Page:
Identify the interests of various stakeholder groups in relation to the process of setting priorities and using them to plan the implementation of an intervention or initiative. Depending on their perspective – as health or human service providers, as part of the population affected by community issues, as public officials, etc. – their interests might have to do with:

  • The openness and fairness of the process
  • The use of a democratic process
  • The creation of a forum where all voices can be heard
  • The feasibility of the plan and of affecting the targeted issues
  • The costs of the plan
  • The use of proven practices
  • Whether individual or organizational certification can be obtained or enhanced by taking part in the effort
  • The involvement of particular organizations or groups
  • The need for funding or matching funds
  • The necessity of a plan that will address stakeholders’ specific areas of concern
  • The necessity of addressing social determinants
  • The importance of being respectful of all and of their concerns, even when there’s disagreement

Establish clear criteria for setting priorities for community issues to be addressed. Through discussion, brainstorming, or another method of generating ideas, the group should be able to agree on a number of criteria. Some possible examples, depending on the issues involved and the needs of the community:

  • The seriousness of the issue – the death of a homeless person due to extreme temperatures, child hunger, etc.
  • The frequency of the issue – rare, affecting a majority of the community, confined to a single area, targeting a single population group.
  • The cost of the issue to the community – in dollars, in time spent dealing with it, in social costs (people afraid to leave their houses after dark, lost productivity from illness, etc.)
  • The feasibility of affecting the issue.
  • The resources needed to address the issue adequately.
  • The community’s perception of the issue’s importance.
  • The readiness of the community to recognize and address the issue.
  • The long-term impact of the issue.
  • The long-term benefit of your effort.
  • The fit of addressing the issue with your organization’s vision and mission.
  • The possibility of an intervention causing unintended negative consequences.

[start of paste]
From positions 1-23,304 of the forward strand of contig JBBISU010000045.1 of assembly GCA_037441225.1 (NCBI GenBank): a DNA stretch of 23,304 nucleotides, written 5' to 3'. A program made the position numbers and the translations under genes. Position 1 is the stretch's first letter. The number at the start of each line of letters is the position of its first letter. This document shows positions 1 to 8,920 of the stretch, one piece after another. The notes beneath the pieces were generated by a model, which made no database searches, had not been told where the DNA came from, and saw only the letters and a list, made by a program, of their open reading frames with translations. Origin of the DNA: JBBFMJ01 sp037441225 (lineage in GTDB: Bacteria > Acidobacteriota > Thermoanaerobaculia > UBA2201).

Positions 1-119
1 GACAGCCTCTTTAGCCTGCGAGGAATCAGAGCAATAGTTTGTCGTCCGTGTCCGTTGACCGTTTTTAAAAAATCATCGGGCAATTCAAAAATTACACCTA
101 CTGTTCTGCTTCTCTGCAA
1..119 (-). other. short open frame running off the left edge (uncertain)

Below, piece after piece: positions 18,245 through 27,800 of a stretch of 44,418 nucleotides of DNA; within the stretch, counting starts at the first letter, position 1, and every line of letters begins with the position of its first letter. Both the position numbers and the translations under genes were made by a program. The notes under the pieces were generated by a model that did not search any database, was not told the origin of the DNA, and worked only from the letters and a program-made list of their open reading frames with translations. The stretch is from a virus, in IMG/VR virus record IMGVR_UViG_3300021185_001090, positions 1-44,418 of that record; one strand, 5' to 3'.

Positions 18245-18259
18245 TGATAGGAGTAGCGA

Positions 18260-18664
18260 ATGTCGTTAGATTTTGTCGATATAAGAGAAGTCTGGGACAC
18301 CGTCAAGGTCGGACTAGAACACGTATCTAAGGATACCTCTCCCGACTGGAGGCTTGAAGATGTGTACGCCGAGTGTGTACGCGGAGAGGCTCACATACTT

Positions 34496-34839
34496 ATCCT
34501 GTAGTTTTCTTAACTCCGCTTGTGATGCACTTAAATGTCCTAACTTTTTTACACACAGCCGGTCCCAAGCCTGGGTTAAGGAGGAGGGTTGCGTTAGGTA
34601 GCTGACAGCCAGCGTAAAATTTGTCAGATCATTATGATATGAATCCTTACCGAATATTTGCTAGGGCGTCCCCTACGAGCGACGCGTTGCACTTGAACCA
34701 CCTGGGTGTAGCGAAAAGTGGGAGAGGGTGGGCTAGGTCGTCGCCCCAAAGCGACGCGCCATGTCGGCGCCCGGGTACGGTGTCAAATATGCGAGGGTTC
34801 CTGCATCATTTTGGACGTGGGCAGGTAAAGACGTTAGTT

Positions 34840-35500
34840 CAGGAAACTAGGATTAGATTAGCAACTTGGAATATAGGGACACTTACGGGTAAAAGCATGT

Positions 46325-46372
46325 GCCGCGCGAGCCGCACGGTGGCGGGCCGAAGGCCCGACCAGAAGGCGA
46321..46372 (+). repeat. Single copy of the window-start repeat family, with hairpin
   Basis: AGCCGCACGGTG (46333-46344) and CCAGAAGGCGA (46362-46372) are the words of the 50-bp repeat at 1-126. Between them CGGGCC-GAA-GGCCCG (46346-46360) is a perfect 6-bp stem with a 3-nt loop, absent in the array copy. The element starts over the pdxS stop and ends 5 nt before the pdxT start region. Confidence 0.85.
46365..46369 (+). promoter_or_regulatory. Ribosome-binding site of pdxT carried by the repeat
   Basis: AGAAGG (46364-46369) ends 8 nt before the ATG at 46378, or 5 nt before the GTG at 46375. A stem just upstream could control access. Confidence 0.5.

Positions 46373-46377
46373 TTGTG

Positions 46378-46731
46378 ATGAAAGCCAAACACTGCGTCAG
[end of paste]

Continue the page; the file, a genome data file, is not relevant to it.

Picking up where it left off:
Establish a process for engaging stakeholders and the broader community in setting priorities for issues to address. Once you have a list of criteria, you’ll have to decide how to apply them in determining the priority order of the issues you’ve identified in your community assessment. Creating a process for doing so will make for smoother and more effective decision-making.

  • Review the criteria and ensure that everyone understands and continues to agree on them.
  • Discuss the issues in question, again making sure that everyone understands them and their implications. Some issues may in fact be eliminated as potential targets as a result of this discussion.
  • For each issue, discuss whether an issue is strategic or not – i.e., whether addressing it is feasible, whether it has larger implications, whether it ties into other efforts, whether addressing it will bring other benefits, etc.
  • Individually or in small groups, rate each issue in terms of its importance and the feasibility of affecting it.
  • Discuss the ratings as a group, examining whether some issues can be consolidated – i.e., considered as a single issue, or as two or more issues that could be addressed by a single intervention.
  • Using the criteria the group agreed upon, rank order the issues and select the highest three to five.

There are a number of ways to do this. One is, after the discussions described above, to simply list the issues and have the group vote to identify the top choices. This can be done by a show of hands, or by asking people to write down their selections and tabulating the results. A common method is to give each person paper dots – often color-coded for first choice, second choice, etc. – to stick on the list of issues. The number and colors of the dots then serve to record the vote and to identify the issues group members thought most important.

There are a number of more formal prioritizing methods as well. See Tool #1 for descriptions of five of the most common.

  • From the top choices, vote on the issue or issues that you’ll address.

Establish criteria for selecting an approach to address each of your priority issues. Possible criteria might include:

  • Cost-benefit
  • Feasibility of carrying out the approach
  • The likelihood that the approach will resolve the issue
  • The fit of the approach with the effort’s/organization’s/institution’s vision and mission
  • The fit of the approach with community standards
  • The compatibility of the approach with efforts already ongoing